While the United States Slept, South America Walked

As published in Volume 24 of the MACLAS (Middle Atlantic Council of Latin American Studies) Latin American Essays (2011), pp. 43-55.

By Thomas Andrew O’Keefe
Stanford University



I. Introduction

Since the terrorist attacks on the United States mainland in September 2001, the strong political and economic influence that the United States once wielded over South America has steadily eroded as a result of rising new global economic powers and a multiplicity of self-inflicted foreign policy fiascos under the Bush administration that forced officials in Washington, D.C. to turn their attention elsewhere in the world. Despite initial promising rhetoric from the Obama administration of a new relationship with the South American continent premised on a partnership, particularly on the issues of energy security and climate change, the loss of influence continues. The United States remains mired in intractable conflicts in Western Asia, its economic recovery tenuous, and a highly partisan political system at the Federal level makes it impossible to achieve a consensus on addressing major issues of importance to the future of not only the country but the planet.

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04/04/10. 08:01:40 pm. Categories: Articles, Latin American Law & Business Report ,

The Role the Organization of Eastern Caribbean States (OECS) Plays within the Caribbean Common Market and Community (CARICOM) and in the Caribbean’s Relationship with the World Economy

The Role the Organization of Eastern Caribbean States (OECS) Plays within the Caribbean Common Market and Community (CARICOM) and in the Caribbean’s Relationship with the World Economy

Prepared Exclusively for the Annual Conference of the International Studies Association
Latin American and Caribbean Regionalism in the Global Economic Crisis II New Orleans, LA., February 19, 2010

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Introduction
The roots of the Caribbean Common Market and Community (CARICOM) lie in the West Indies Federation (1958-1962) and the Caribbean Free Trade Area (CARIFTA) founded in 1965. The rationale behind the Federation was that the former British colonies in the Caribbean were too small to be viable economic entities on their own.2 London therefore sought to move them to independence as part of a political union. The capital of this new political union would be Port of Spain in Trinidad. Unfortunately, this experiment in political federation proved short-lived, as the two largest territories, Jamaica and Trinidad and Tobago, jostled with each other to achieve preeminence in the West Indies Federation. In 1961 a plebiscite was held in Jamaica, and a majority of that country’s citizens favored withdrawal. Shortly after the collapse of the West Indies Federation in 1962, initiatives were taken by the United Kingdom, Canada, and the United States to explore the possibility of some form of integration of the small islands of the Eastern Caribbean and Barbados.3 These initiatives led to the creation of the Eastern Caribbean Central Bank. In 1965, the governments of Antigua and Barbuda, Barbados, British Guiana, and Trinidad and Tobago signed the Dickenson Bay Agreement to Establish a Caribbean Free Trade Association or CARIFTA.4 This Agreement was amended in 1968 to include other territories in the Caribbean (i.e., Dominica, Grenada, Jamaica, Montserrat, St. Kitts-Nevis-Anguilla, St. Lucia, and St. Vincent and the Grenadines in 1968, and British Honduras in 1971). As outlined in Article 2 of the Agreement, the objectives of CARIFTA were to:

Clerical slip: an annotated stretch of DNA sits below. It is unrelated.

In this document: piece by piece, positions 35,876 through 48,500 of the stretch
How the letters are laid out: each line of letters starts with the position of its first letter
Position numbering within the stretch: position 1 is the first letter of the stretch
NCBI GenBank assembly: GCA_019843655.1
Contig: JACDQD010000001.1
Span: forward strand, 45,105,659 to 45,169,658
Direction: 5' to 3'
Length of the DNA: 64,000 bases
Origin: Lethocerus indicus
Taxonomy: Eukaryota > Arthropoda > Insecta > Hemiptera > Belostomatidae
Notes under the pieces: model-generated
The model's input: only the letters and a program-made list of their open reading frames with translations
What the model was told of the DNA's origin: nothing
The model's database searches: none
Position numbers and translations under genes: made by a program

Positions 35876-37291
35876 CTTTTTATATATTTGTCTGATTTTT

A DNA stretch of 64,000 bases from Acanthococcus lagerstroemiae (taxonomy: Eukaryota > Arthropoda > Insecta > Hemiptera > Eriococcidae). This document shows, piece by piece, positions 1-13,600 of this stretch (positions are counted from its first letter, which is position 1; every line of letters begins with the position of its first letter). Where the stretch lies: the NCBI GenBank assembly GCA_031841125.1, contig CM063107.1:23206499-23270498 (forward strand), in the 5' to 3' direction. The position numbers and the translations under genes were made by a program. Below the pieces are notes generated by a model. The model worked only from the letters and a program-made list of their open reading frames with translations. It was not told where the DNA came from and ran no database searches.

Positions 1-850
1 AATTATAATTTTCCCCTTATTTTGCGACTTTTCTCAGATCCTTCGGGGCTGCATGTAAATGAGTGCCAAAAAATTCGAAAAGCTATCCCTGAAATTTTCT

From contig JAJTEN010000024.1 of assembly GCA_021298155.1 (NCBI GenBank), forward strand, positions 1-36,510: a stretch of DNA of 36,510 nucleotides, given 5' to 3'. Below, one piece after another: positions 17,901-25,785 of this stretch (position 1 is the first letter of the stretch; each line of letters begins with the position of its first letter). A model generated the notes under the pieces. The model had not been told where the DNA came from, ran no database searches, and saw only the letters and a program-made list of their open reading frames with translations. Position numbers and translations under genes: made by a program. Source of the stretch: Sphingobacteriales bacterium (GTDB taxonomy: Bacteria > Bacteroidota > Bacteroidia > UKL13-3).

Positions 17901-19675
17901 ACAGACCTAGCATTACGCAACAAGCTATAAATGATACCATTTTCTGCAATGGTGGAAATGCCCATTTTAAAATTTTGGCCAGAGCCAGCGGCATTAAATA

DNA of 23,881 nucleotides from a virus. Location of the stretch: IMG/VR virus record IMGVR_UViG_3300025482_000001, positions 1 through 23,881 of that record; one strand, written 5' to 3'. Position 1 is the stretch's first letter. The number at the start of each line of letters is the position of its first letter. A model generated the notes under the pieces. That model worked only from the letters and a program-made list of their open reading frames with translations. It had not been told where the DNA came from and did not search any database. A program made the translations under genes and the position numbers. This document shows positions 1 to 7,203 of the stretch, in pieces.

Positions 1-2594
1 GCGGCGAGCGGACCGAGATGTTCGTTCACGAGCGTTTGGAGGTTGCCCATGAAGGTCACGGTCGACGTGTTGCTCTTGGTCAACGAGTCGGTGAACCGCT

1. promote the expansion and diversification of trade;
  2. ensure that trade took place between the member states in conditions of fair competition;
  3. encourage the progressive development of the member economies; and,
  4. foster the harmonious development of Caribbean trade and its liberalization by the removal of barriers.
Tags: caricom, oecs
02/19/10. 06:30:32 pm. Categories: Articles ,

“Free Trade Alternatives in the Western Hemisphere for a New Administration”

Vol. 16, No. 10; Latin American Law & Business Report (September 30, 2008).
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09/30/08. 12:02:54 am. Categories: Articles ,

“Chapter 8: Argentina”

From “Energy Cooperation in the Western Hemisphere: Benefits and Impediments” (Washington, D.C.: The Center for Strategic and International Studies Press, 2007). The full book is available through CSISBookstore.com or by calling (202) 775-3119.
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10/27/07. 12:09:18 am. Categories: Articles ,

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